That may reflect Merck Serono’s focus on specialty care—a direction that the president of the subsidiary’s North American unit EMD Serono, Paris Panayiotopoulos, told The Boston Globe in April the subsidiary was committed to maintaining. As of then, Merck KGaA had about 4,700 U.S. employees between its Millipore and Serono units—of which 2,200 were based in Massachusetts

Merck also owns life sciences research tool supplier EMD Millipore in Billerica. Together, they have in the U.S., including 2,200 in Massachusetts, where last year, Merck KGaA disclosed plans to expand EMD Serono’s U.S. workforce about 20% this year by expanding its Billerica site, located about 25 miles northwest of Boston.

Merck KGaA said the deal would immediate add to its earnings per share, both before and after accounting for EBITDA.

At $140 per share, Merck KGaA’s offer represents a 37% premium above Sigma-Aldrich’s $102.37 closing price on Sept. 19, and a 36% premium above Sigma-Aldrich’s one-month average closing price. Merck said it secured bridge financing for the all-cash acquisition, which the company expects to pay for through a combination of bank loans and bonds, as well as cash on its balance sheet.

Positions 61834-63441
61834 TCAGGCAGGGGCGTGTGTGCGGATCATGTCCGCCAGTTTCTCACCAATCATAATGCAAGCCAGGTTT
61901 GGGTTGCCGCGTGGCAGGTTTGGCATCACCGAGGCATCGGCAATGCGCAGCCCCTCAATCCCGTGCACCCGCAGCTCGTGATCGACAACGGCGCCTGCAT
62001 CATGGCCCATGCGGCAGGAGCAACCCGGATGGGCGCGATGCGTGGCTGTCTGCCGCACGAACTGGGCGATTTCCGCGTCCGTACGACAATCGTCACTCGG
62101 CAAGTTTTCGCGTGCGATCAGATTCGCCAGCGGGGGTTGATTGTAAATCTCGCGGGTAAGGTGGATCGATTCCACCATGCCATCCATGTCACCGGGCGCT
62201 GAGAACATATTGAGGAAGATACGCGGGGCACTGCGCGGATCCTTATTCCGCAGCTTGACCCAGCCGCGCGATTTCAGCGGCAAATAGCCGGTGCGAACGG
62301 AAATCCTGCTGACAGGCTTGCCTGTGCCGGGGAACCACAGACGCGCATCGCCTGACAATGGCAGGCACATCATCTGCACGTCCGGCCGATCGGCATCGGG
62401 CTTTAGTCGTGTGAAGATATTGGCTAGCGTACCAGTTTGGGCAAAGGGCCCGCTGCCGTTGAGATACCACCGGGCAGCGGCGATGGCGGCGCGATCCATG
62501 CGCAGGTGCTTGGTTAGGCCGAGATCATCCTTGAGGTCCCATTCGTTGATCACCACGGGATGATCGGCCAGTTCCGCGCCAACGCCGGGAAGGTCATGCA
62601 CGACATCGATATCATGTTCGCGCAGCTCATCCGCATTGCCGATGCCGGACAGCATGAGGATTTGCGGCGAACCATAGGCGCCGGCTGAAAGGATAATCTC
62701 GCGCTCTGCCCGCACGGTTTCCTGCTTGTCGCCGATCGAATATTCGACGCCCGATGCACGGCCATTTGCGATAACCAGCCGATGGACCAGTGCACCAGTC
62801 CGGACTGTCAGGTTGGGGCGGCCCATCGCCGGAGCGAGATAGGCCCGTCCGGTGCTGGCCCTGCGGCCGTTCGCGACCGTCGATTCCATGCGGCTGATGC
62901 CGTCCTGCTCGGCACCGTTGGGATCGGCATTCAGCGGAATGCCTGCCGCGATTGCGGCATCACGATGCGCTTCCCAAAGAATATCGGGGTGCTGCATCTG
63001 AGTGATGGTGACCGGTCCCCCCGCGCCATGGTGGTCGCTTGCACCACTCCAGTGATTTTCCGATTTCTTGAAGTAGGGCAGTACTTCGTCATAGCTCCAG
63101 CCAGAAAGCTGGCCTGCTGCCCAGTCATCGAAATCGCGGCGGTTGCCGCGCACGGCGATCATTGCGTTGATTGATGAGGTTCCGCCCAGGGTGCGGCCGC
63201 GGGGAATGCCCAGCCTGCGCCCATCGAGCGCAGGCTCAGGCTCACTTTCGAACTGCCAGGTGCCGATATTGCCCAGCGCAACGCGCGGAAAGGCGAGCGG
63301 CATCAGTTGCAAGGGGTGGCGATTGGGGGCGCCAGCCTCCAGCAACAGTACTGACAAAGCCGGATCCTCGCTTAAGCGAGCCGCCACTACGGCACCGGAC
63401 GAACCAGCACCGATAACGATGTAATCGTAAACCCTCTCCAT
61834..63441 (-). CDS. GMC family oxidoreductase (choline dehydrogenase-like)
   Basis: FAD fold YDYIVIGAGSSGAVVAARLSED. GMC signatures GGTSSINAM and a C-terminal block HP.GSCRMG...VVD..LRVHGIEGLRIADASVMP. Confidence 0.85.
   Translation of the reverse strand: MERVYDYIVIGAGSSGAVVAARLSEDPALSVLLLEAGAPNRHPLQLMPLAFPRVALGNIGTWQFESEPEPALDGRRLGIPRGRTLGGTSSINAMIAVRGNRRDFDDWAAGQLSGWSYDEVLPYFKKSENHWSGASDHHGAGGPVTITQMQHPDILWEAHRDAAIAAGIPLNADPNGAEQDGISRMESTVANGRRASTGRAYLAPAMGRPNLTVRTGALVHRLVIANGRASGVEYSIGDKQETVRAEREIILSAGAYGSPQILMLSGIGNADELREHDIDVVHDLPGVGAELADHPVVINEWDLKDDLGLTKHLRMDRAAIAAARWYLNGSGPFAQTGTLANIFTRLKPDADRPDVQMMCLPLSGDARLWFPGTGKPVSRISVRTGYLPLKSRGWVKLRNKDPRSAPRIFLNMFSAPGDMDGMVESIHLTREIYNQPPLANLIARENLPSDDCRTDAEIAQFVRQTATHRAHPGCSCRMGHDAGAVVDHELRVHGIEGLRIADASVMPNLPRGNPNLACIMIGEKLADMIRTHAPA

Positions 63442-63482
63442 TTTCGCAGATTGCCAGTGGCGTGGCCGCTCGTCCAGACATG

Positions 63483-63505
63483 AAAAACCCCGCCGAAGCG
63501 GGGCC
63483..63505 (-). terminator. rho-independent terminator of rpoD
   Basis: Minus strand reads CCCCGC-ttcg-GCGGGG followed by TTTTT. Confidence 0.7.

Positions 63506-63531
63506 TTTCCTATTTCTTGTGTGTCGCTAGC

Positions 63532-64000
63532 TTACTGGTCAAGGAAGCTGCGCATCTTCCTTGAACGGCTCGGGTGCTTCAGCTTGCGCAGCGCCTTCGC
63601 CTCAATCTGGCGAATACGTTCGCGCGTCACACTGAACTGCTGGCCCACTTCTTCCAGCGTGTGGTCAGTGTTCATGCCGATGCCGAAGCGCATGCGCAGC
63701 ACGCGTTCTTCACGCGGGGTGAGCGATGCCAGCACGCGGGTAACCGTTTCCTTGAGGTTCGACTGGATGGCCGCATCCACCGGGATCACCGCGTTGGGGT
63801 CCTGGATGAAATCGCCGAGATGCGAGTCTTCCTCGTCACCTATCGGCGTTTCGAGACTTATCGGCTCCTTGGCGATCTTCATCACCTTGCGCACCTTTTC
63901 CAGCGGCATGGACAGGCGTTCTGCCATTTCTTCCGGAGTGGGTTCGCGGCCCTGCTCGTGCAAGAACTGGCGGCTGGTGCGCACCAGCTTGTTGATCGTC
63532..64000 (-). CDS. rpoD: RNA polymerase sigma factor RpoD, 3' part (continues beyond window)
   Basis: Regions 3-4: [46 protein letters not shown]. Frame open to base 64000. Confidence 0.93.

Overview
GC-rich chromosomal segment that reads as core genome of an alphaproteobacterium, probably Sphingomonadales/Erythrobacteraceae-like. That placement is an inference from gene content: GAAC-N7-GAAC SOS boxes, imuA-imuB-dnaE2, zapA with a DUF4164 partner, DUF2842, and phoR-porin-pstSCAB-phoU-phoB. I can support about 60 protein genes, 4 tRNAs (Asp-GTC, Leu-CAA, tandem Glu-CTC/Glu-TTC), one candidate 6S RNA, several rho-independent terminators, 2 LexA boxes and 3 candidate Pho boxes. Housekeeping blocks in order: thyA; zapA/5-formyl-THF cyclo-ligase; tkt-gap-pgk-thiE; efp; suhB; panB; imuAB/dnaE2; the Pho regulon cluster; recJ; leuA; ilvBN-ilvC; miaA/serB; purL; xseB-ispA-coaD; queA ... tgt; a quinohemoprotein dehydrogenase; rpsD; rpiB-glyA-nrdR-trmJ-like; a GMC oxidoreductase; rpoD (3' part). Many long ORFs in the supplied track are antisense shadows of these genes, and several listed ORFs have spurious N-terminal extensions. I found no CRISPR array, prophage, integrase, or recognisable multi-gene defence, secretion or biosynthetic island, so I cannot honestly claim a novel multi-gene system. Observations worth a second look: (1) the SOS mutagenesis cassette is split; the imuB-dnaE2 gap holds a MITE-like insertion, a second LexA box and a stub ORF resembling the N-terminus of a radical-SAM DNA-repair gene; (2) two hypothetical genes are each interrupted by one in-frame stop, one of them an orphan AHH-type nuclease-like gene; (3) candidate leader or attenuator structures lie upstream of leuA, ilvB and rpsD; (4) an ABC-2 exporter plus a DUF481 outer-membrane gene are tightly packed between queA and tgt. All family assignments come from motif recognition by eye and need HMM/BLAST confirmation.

The deal has been unanimously approved by Sigma-Aldrich’s board of directors, with shareholders of that company to be presented the deal for approval at a future special meeting. The transaction will not require a Merck KGaA shareholder vote given support for the deal by both the company’s executive board and the board of partners of E. Merck KG—general partner holding the 70% share of company ownership held by the founding Merck family stretching back to 1668. 

Sigma-Aldrich’s president and CEO Rakesh Sachdev recently appeared in GEN’s List of Top 10 CEO Salaries: Biotech Tool Providers, with a total compensation of $10,516,805 in 2013.